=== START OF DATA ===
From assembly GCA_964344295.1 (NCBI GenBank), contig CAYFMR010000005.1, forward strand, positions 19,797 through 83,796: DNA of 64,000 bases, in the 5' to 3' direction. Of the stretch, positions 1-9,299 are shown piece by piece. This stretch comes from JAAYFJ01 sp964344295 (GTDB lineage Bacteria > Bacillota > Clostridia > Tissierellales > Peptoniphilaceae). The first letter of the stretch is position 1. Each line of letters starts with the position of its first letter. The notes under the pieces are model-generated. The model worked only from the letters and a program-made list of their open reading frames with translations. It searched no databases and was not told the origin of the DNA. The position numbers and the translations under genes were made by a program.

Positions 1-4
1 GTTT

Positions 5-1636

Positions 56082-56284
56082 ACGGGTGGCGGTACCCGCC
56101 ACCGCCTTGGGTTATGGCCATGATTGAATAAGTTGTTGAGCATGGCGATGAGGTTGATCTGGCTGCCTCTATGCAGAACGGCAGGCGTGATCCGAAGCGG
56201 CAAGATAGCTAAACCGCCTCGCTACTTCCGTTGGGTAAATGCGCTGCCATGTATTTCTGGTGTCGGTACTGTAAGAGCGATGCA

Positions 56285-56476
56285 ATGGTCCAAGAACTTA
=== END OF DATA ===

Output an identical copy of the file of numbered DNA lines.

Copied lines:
From assembly GCA_964344295.1 (NCBI GenBank), contig CAYFMR010000005.1, forward strand, positions 19,797 through 83,796: DNA of 64,000 bases, in the 5' to 3' direction. Of the stretch, positions 1-9,299 are shown piece by piece. This stretch comes from JAAYFJ01 sp964344295 (GTDB lineage Bacteria > Bacillota > Clostridia > Tissierellales > Peptoniphilaceae). The first letter of the stretch is position 1. Each line of letters starts with the position of its first letter. The notes under the pieces are model-generated. The model worked only from the letters and a program-made list of their open reading frames with translations. It searched no databases and was not told the origin of the DNA. The position numbers and the translations under genes were made by a program.

Positions 1-4
1 GTTT

Positions 5-1636

Positions 56082-56284
56082 ACGGGTGGCGGTACCCGCC
56101 ACCGCCTTGGGTTATGGCCATGATTGAATAAGTTGTTGAGCATGGCGATGAGGTTGATCTGGCTGCCTCTATGCAGAACGGCAGGCGTGATCCGAAGCGG
56201 CAAGATAGCTAAACCGCCTCGCTACTTCCGTTGGGTAAATGCGCTGCCATGTATTTCTGGTGTCGGTACTGTAAGAGCGATGCA

Positions 56285-56476
56285 ATGGTCCAAGAACTTA